Food Stuffs is a bi-weekly column examining the gastronomic landscape of Bensonhurst and the surrounding neighborhoods. Each entry will cover anything and everything even remotely related to food because here in Bensonhurst, food is always news.
My adventures in pickling continue through the bright buckets and barrels at the Cherry Hill Market on 86th Street. While circling the pickle bar, I stop and notice the vibrant red color of a baby tomato.
In the world of pickles – tomatoes are definitely the most delicate. They can be too firm or too soft. They can become mushy liked canned crushed tomatoes. They can absorb all the pickle brine and explode like a sour fruit.
Growing up in Southern Brooklyn, my mom used to grow tomatoes in our backyard and we always had too much of everything. She was not a pickler or a preserver and after years of gardening the abundance was too much for her. My dad installed a wooden deck over the garden patch. I only wonder if my mother had tried some of these more exotic pickles (and yes, pickled cherry tomatoes are exotic to my parents), would she still be gardening and growing wonderful things on East 31 Street.
Pickling tomatoes is a delicate process, and when you have a good one, you certainly feel appreciative.
To have a successful pickle we need to avoid the mush, avoid the toughness and avoid the vinegar bombs. It’s a delicate flower. One should also be prepared for the sweet side of this pickle. Like pickled beets or pickled carrots, the sugar in the tomato is going to change the flavor of your normally salty pickle expectations. Just roll with it, roll with that salty fruit sugar.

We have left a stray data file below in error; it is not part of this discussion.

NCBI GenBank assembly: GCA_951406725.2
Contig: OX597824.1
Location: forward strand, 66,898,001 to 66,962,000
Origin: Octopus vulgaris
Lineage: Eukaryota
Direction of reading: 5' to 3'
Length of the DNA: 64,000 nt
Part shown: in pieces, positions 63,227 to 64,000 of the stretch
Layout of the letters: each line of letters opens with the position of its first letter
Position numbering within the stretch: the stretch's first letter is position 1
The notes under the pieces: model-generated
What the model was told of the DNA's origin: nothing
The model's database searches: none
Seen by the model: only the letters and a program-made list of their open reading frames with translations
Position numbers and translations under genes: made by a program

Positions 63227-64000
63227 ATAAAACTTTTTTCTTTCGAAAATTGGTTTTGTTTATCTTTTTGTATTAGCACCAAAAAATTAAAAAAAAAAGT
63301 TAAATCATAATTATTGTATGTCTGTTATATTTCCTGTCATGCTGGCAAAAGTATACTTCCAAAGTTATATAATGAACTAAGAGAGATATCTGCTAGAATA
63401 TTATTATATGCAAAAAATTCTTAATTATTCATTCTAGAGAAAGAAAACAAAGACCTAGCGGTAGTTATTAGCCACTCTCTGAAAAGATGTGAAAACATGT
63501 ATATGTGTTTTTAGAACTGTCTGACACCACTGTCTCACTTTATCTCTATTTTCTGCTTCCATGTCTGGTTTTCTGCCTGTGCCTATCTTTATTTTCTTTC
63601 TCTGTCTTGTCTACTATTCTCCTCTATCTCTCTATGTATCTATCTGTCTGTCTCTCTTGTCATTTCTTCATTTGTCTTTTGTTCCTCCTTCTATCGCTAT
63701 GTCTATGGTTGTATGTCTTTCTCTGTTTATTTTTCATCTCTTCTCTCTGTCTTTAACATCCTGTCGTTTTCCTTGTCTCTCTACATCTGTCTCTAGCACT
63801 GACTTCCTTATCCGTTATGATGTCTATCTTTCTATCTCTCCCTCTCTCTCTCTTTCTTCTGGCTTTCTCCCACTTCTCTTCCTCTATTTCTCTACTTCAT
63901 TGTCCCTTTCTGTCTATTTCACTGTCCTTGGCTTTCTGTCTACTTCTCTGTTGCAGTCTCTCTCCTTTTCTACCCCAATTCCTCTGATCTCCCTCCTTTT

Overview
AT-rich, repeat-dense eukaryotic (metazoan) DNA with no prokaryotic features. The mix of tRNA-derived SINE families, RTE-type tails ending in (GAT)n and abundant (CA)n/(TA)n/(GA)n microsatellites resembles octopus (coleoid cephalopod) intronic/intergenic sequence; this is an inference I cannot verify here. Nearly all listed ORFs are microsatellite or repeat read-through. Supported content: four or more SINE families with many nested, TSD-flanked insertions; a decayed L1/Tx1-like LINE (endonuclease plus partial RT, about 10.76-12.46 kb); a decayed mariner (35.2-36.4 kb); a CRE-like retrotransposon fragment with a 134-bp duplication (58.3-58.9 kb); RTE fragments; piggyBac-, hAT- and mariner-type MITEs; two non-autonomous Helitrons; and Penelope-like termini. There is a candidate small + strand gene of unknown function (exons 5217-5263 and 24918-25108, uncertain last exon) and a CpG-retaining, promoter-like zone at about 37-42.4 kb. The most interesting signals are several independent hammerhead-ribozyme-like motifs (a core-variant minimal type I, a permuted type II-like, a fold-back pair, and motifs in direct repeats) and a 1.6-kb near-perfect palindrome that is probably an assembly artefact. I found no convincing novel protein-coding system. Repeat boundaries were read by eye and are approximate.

Cherry Hill Market’s pickled tomatoes are fine. They are not too mushy and not too firm. The bright red color makes you excited about the first bite, and they don’t explode with vinegar juice. The subtle sweetness is a great addition to pickle diversity. The baby tomato pickles are some of my favorites. They remind me of spring, of gardens, of new seasons. The other good thing about this tomato, totally off the record, is that it is small enough to sample. So while you are packing them up (and remember to re-use your containers or bring some Chinese soup containers from home) feel free to sample and see if this is your kind of snack.
Of course, 86th Street is also the place for food and pickle deals. At $2.25 and with tomato season nearly over, it’s an exciting time for pickles like these.
Biting into this pickle in the middle of Bensonhurst may wake up some of those thoughts for you as well. Even as the D train roars above the elevated tracks, the pickle gives you some kind of peace.
Until the next brine!
Cherry Hill Market, 2278 86th Street at 23rd Avenue, (718) 373-4900.
Is there a restaurant or specific dish you think we should check out? Let us know!